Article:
INTERNATIONAL CENTER FOR TROPICAL AGRICULTURE (CIAT) January 15, 2020

A combination of land restoration activities can boost crop yields — in some cases as much as 170 percent — and soil carbon but increased runoff due to climate change and land-use change make degradation a continued threat

In the last decade, Ethiopia has invested more than US$1.2 billion annually in restoring landscapes in several regions of the country. But despite its big restoration initiatives, Africa’s second-most populous country is still insufficiently tracking how projects have helped to recover and boost ecosystem services, a new study shows. Recent research led by the International Center for Tropical Agriculture (CIAT) takes stock of Ethiopia’s major restoration projects and investigates their impact on ecosystem services. Researchers say their work can help policymakers tailor future restoration actions to specific ecosystem needs.

Farmers in Debre Berhan, Ethiopia have restored degraded land through water harvesting techniques and installation of check dams. Photo credit: Georgina Smith / CIAT

Pressured by population increases and climate change, Ethiopia’s lands have experienced severe degradation. By some estimates, Ethiopia has the worst land degradation among sub-Saharan countries, which leads to about $4.3 billion in lost productivity per year. But restoration has been underway for decades, with most restoration projects focusing on reducing soil erosion and runoff, the study shows.

“Huge investment in land restoration in Ethiopia has provided a multitude of ecosystem service benefits,” said Wuletawu Abera, a scientist at CIAT and the study’s lead author. “Various land restoration practices and technologies provide various degrees of success, but they are site-specific. There is no-one-size-fits-all solution.”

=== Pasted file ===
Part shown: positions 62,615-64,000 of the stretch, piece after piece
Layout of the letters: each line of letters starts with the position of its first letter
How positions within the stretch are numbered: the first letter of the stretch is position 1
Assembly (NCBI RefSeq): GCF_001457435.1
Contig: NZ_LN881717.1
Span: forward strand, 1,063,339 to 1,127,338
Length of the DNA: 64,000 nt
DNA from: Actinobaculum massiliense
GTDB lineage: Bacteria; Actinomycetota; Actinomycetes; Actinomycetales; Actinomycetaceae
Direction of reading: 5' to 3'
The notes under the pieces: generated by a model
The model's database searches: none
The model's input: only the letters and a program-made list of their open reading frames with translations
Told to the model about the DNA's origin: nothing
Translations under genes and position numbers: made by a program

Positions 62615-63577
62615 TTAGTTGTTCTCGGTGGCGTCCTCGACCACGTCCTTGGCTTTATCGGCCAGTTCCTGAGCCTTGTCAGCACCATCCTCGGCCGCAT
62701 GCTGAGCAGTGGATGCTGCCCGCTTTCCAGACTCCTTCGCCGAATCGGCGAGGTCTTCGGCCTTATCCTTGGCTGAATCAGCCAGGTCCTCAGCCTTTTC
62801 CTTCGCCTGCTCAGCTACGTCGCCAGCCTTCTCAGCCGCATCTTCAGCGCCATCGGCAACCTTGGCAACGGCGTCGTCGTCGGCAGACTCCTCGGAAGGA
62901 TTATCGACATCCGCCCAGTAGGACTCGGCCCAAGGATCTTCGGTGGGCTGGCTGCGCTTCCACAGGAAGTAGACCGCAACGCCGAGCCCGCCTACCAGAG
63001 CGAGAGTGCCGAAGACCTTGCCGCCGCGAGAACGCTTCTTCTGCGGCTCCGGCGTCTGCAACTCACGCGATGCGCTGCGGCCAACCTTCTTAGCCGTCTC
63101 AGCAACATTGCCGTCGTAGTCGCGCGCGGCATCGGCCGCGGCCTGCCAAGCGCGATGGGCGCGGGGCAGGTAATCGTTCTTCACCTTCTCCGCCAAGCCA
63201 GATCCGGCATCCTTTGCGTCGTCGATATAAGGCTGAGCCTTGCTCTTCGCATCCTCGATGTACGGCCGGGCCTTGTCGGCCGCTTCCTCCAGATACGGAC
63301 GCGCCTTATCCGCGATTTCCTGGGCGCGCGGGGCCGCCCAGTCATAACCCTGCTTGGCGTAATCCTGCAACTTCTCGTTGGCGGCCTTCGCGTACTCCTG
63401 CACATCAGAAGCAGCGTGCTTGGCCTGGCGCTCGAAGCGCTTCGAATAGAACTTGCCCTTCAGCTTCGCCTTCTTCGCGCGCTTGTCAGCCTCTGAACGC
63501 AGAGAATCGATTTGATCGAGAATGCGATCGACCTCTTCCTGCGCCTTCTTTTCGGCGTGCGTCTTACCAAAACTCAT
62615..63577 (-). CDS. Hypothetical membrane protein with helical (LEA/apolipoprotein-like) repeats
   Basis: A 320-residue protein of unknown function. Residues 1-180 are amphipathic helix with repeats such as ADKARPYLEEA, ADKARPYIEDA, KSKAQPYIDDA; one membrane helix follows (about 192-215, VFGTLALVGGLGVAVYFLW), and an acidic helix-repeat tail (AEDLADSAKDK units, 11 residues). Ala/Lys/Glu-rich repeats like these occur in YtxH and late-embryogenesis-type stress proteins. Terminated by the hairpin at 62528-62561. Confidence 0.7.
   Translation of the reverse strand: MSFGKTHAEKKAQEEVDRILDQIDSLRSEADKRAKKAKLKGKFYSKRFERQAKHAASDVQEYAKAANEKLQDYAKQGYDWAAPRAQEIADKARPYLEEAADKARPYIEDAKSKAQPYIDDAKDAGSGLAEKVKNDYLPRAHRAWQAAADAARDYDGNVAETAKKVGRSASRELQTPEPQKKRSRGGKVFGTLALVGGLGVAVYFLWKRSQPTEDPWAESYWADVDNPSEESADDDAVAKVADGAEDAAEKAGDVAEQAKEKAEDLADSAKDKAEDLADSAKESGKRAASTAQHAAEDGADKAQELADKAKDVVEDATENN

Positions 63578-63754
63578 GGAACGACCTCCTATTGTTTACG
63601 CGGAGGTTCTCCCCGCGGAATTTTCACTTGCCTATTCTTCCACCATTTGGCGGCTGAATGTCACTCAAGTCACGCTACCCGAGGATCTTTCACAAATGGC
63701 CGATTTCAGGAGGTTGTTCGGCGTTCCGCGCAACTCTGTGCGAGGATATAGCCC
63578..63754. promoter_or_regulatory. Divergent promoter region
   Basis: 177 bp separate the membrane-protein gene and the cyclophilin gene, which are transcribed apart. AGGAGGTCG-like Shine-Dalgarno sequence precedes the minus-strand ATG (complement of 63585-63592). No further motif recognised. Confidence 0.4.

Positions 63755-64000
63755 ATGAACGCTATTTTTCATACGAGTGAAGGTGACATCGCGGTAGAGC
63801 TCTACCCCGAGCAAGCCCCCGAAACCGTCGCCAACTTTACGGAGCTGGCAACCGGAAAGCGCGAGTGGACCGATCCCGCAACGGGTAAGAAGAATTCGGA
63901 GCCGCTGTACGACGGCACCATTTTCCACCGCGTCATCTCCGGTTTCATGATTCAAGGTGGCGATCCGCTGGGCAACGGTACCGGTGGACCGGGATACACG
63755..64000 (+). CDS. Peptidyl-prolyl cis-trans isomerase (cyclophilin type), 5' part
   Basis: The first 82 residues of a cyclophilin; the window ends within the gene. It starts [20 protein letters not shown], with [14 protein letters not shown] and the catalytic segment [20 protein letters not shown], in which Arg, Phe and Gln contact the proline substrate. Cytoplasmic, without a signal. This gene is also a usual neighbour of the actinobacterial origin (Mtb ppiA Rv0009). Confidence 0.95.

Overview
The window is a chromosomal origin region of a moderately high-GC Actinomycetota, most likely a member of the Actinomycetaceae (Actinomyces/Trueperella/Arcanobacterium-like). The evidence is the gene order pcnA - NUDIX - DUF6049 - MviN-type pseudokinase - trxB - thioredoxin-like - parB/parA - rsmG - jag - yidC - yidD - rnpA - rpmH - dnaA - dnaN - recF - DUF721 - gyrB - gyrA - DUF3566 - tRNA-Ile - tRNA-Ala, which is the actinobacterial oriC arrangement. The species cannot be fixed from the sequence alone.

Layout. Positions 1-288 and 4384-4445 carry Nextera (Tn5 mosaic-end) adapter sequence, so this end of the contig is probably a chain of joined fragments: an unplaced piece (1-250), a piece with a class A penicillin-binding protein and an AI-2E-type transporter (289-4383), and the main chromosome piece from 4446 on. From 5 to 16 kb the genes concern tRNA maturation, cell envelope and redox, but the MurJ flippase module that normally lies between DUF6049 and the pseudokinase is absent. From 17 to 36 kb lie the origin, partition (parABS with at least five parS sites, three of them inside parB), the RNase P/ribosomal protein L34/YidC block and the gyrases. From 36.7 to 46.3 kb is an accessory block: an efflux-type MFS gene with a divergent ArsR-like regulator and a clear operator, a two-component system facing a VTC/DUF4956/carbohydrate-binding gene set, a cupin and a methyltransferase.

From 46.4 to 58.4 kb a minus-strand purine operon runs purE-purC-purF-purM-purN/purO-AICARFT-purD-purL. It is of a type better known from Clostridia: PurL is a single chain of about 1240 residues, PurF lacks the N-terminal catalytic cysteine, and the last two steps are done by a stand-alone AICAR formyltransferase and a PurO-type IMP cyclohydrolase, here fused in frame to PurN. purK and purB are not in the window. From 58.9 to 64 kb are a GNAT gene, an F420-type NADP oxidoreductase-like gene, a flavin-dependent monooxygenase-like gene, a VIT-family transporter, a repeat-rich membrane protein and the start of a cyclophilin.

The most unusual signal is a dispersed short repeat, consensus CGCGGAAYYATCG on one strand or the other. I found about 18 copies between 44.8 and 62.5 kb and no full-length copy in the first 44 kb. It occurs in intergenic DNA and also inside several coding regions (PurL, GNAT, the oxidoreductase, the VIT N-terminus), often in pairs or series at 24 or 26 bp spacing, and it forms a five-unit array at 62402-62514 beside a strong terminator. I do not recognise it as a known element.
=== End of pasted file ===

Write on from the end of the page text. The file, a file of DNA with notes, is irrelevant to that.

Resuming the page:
Researchers looked at how specific restoration methods influenced ecosystem services. Conservation agriculture, soil and stone structures, and restricting areas for grazing and agriculture have dominated restoration efforts. Stone structures alongside biological interventions increased crop yields the most – by as much as 170 percent – while conservation agriculture did so by 18 percent. Separately, however, these methods did not have much impact, suggesting an integrated land management approach is needed to boost all ecosystem services.

Starting with securing food for vulnerable communities in the 1970s, projects went on to rehabilitate natural resources on a large scale in the mid to late 2000s. Since 2008, the Ethiopian Strategic Investment Framework (ESIF) has supported sustainable landscape management, leading to extensive soil and water conservation, and water harvesting projects. Communities have also planted hundreds of millions of trees in the Ethiopian highlands.

On average, the various land restoration practices have cut soil loss by a range of 45 to 80 percent, and runoff by 38 to 90 percent, while all methods have helped improve organic carbon stocks in the soils.

Monitoring project benefits remains insufficient, the study shows. Of the 24 agro-ecological zones with ongoing restoration projects, only 11 have been studied, mostly at plot level, without looking at the benefits for ecosystem services at landscape scale. This prevents policymakers from tailoring interventions to specific sites.

Agroforestry benefits the land by preventing soil erosion and landslides. Photo by Fredrick Mugira

Restoration for water issues

Restoring soils is also critical for addressing Ethiopia’s water issues. Over the last 20 years, runoff at a national level has increased by about 80 mm/year on average, equally influenced by climate change and land transformation, another CIAT-led study found. Water availability in Ethiopia’s southeast has been mainly affected by decreasing rainfall and changing climate, while a mix of higher climate variability, extensive land use and degradation have undermined water resources in its central and western highlands.

“If a landscape tends to increase runoff, then its ability to store water in soils and vegetation is lower,” said Abera. “More runoff, less storage, and less evapotranspiration suggest the landscape is more degraded and vice versa. Looking at what happens with the hydrological cycles helps us understand land degradation and restoration impacts.

“One of the challenges is to design research that looks at how land restoration impacts on landscapes and ecosystems influence small farmers’ livelihoods. We need to actively engage businesses and investors in land restoration, as it is a way towards economic and environmental rehabilitation.”

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